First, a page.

The advantages of a “foreign” teacher
I feel extremely excited when being told that I was going to teach a Japanese Chinese. It could be a rare opportunity to practice my awkward Japanese, and I accepted the job without too much deliberation.
My student turned out to be a young, good-looking housewife (although I have no idea why a housewife need to learn Chinese). The first class was an utter nightmare. Pretty good English teacher as I am, I do not have much experience in teaching Chinese as a foreign language. Worse more, I could speak little Japanese, but my student could speak even less Chinese, not to speak of English——it’s a whole new ballgame together!
I had a comfort blanket in knowing my limited Japanese vocabulary was perfectly pronounced until I discovered my student never spoke Japanese in a correctly grammatical way that my teacher had taught me, and she seems to have a little bit accents——always pronounce hi as shi, to which I feel rather difficult to accustom. I survived the first several classes with the help of my vivid gestures and Chinese characters (thanks to Japanese ancestors who adopted Chinese character as their written words), and my brilliant smile when both of which failed.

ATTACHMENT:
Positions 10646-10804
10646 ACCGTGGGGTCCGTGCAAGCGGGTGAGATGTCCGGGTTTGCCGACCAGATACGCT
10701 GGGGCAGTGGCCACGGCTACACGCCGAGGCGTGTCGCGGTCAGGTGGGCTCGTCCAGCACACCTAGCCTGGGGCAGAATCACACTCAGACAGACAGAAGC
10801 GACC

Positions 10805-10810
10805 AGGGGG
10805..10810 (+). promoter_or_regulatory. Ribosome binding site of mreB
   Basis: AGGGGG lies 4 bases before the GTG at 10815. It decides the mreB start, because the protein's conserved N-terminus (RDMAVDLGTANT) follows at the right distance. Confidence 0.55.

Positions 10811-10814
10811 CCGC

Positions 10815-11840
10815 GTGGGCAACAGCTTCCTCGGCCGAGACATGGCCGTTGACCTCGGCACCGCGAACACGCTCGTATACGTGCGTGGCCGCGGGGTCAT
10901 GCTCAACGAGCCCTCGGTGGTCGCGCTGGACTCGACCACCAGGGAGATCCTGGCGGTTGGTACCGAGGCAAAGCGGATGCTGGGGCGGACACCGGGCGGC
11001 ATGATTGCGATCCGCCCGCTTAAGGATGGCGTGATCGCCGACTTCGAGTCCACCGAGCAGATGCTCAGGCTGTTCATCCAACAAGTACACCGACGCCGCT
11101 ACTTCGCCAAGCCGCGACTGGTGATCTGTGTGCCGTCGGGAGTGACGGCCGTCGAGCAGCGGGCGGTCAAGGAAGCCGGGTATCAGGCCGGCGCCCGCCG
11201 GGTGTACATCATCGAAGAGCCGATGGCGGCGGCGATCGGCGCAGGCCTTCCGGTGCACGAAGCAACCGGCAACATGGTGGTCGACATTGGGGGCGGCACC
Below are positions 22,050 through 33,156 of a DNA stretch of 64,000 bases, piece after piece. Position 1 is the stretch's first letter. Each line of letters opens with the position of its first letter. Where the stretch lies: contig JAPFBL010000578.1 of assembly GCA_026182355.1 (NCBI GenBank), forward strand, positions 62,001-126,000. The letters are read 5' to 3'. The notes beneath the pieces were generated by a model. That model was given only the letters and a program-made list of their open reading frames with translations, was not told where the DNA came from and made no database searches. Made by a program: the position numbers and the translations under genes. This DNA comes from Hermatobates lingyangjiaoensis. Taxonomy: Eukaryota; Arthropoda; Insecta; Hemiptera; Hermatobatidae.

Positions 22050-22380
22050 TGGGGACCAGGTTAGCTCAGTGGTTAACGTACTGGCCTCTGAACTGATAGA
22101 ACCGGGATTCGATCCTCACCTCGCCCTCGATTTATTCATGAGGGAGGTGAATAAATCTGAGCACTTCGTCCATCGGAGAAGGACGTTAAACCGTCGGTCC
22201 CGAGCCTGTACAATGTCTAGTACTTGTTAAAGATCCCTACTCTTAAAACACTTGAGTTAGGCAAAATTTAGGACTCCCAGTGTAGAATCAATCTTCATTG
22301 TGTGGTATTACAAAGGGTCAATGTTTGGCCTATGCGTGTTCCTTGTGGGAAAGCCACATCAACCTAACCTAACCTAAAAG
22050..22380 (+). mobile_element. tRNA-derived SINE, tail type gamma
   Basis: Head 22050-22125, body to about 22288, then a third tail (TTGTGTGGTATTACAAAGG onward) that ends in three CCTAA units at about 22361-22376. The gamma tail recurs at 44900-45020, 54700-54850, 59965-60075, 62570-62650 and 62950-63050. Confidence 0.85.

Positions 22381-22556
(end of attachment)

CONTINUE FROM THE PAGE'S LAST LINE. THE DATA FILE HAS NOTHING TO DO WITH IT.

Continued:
Pretty soon I got used to her pronunciation and my poor oral Japanese seemed to thrive in a more pressured environment. To my surprise, my student was making amazing progress in Chinese during the two months period since she has nobody who can speak fluent Japanese to rely on, and the only way to communicate with such a Japanese idiot like me was to use her poor Chinese.
Maybe it’s a good idea for those who want to learn perfect Chinese to find someone only specking CHINESE.
Get mad with kids
I always feel reluctant to teach kids due to my poor patience and weak nerves. And the attempt to teach a group of kids aged around 11 further proved my little aptitude in doing child education. the first time I stepped into the room of kids castle, I sensed something ominous. The kids were running all over, screaming and crying (actually, there were laughing, but somehow sounds like crying). No matter how I raised my voice, it was still hard to overwhelm their noise.
Just ten minutes from my lesson, a foreign teacher —– a pretty handsome boy ——-broke into my classroom, stirring up my class by playing and chatting with my students, and finally, not forget to greet me. But the greeting was just toooo warm, and he held back his attempt to give me a hug when I extended my hand and said, “how do you do”
My students virtually speak English much more fluently than expected and with quite good pronunciation. One of them has monstrous gifts for geography. Once he mentioned sth of Australian inlands, and made me feel quite embarrassed.